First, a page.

How To Play Rag Aces
The definition of holding a 'rag ace' or an 'ace-rag' is being dealt an ace with another card lower than a ten. So the following hands can be regarded as 'rag aces': A9 A8 A7 A6 A5 A4 A3 A2.
It could be argued the range, in which the term rag ace incorporates, is smaller or greater than the one shown. For example some would say that a rag ace ranges from A2 to A6, but in my opinion the best way to determine an ace rag is in the range A2 to A9.
In a nutshell, a rag ace is an ace with a low kicker.
How to play aces with low kickers.
So that's enough of the background information, now how should they be played? It is typical for a beginner player to overestimate the strength of their hand just because they hold an ace, and this can lead them into trouble. This answer to the question on how to play aces with low kickers is as follows...
More often than not you should be folding rag aces. This may come as no surprise to any intermediate and experienced players as they have read this article or other articles like this, and learnt from mistakes they have made at the table.
You should always look to fold rag aces, as they will rarely win big pots and are likely to lose you a fair amount of money if you are out-kicked.
If you play rag aces, you are primarily looking for one thing to happen: making top pair with your kicker on the flop. This is because this gives you the best opportunity of having the best hand and to make money. If you pair your ace and get action from another player it is likely that they have your ace out-kicked, especially if they raised before the flop.
There may be a slight chance that your opponent is playing a rag ace worse than yours, but you can never be sure of this and it is never ideal to be putting money into a pot when you do not know where you stand.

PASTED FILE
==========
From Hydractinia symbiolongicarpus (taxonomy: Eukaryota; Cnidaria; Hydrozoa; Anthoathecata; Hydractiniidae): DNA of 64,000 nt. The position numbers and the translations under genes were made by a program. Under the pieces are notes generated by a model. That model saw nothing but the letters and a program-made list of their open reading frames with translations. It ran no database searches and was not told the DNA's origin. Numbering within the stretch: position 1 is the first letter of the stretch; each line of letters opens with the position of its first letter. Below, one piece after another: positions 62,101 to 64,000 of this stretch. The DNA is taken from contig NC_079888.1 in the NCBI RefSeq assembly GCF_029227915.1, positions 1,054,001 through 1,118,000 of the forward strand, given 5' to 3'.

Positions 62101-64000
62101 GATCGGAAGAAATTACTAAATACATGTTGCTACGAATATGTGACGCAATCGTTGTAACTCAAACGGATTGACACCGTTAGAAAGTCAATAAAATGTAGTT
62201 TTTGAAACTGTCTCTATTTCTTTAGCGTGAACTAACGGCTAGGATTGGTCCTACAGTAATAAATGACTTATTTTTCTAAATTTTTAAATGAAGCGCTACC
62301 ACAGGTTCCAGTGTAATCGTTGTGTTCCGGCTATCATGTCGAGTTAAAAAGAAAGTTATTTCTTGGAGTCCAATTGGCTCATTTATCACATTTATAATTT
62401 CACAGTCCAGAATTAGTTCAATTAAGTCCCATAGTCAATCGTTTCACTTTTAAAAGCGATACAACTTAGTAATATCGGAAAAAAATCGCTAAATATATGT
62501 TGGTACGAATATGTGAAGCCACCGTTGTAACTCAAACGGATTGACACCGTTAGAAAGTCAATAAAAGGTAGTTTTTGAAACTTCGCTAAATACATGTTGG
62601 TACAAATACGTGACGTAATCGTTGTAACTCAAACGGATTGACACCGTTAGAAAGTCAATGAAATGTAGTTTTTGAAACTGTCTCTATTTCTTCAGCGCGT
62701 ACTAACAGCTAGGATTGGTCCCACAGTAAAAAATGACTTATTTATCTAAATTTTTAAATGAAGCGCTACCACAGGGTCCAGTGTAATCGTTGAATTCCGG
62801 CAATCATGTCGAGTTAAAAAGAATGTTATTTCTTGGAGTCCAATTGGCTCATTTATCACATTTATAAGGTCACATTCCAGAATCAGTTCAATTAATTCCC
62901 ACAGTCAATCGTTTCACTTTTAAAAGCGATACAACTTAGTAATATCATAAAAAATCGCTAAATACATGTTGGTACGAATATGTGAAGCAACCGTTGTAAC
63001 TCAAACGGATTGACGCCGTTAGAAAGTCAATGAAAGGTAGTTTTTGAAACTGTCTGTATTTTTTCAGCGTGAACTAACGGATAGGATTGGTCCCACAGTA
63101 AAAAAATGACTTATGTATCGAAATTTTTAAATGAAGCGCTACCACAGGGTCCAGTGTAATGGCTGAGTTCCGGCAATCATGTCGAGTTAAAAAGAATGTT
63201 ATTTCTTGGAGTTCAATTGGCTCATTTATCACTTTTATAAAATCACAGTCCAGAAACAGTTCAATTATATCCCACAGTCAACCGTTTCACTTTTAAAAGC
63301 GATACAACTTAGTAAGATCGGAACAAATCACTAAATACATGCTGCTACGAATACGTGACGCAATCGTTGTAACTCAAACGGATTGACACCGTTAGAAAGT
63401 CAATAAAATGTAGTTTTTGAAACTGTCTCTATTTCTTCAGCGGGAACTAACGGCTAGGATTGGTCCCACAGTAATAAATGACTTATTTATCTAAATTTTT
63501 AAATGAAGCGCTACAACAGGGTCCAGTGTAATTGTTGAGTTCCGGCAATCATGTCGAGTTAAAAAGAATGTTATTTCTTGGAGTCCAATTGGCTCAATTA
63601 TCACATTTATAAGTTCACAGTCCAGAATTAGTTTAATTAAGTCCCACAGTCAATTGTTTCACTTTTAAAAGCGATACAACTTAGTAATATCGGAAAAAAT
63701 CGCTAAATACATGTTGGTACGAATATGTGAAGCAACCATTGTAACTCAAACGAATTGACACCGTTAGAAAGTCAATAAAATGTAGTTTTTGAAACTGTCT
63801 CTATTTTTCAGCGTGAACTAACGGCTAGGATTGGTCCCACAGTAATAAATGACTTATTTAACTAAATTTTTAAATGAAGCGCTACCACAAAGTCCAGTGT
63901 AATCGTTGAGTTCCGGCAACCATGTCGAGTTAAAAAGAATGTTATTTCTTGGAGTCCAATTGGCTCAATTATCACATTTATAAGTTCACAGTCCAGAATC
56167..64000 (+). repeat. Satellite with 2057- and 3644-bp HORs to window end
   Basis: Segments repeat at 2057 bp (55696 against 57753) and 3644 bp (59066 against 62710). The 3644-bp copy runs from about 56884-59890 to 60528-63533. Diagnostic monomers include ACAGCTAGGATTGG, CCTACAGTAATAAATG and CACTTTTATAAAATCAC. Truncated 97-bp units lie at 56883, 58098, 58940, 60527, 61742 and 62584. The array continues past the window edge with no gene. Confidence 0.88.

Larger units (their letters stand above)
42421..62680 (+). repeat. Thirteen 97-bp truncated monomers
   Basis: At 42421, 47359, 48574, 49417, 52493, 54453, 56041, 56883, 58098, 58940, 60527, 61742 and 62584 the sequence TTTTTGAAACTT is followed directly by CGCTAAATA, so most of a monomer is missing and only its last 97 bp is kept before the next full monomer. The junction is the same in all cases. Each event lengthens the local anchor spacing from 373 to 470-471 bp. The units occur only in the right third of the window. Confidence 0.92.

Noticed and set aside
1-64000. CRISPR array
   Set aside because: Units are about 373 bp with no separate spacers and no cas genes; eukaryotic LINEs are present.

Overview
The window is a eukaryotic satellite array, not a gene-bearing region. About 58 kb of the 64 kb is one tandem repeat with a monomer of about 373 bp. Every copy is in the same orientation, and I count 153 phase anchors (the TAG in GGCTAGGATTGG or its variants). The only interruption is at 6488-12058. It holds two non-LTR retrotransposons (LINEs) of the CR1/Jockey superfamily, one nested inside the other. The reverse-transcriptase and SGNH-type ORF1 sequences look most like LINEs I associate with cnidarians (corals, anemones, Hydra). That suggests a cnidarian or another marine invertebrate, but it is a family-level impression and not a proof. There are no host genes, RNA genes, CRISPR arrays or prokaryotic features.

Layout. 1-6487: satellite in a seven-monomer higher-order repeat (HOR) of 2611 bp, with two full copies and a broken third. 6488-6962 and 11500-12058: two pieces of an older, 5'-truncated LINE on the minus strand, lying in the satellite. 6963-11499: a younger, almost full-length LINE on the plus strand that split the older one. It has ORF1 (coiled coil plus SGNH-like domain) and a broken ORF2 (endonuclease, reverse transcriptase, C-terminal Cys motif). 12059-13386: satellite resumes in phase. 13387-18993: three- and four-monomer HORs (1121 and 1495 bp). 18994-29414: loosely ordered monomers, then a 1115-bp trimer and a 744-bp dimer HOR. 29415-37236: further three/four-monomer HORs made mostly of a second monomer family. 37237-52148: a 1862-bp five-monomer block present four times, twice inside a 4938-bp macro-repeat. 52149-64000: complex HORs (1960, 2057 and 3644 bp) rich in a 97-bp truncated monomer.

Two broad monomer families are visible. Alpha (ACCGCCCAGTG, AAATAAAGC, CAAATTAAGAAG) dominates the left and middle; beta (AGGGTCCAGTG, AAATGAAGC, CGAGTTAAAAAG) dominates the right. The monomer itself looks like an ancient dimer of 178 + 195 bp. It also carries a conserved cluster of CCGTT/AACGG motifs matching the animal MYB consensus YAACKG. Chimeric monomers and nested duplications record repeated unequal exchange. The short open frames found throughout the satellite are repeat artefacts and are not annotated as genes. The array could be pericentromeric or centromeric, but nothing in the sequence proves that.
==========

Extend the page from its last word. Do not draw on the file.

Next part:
Tips for playing rag aces.
1] If you pair your ace and bet out, your opponent will only be calling/raising with the better ace leaving you unsure of where you stand, or they will fold an obvious worse hand – winning a small pot. Furthermore if you were to hold A5 on a board of AJ8, any action you would get would either result in you losing the pot or calling to win half. In the best-case scenario of your opponent holding an ace-rag, it is likely to be a split pot by the river.
2] If you make top pair with your kicker you have a better chance of making more money from another player that has hit top pair with a worse kicker. However this situation is unlikely and again with one pair you can only hope to be winning a small pot.
3] You make two pair on the flop against someone with an ace but with a better kicker. This will usually be a profitable situation for you. However it is not common and it would be a losing play attempting to make two-pair with a rag ace against an opponent with a better kicker. It simply won't happen enough to make the call profitable.
Rag aces do not win big pots.
As highlighted in bold, the key idea to remember with rag aces is that they are not designed to win big pots, and if you happen to make that two pair, it is actually going to be a losing play in the long run. Just think about it. If a player raises you with his AQ and you call with you A6 to see a flop, who do you think will be coming out on top the majority of the time? Hopefully this has drilled into you that you should get away from rag aces as often as you can – save yourself some money at the table.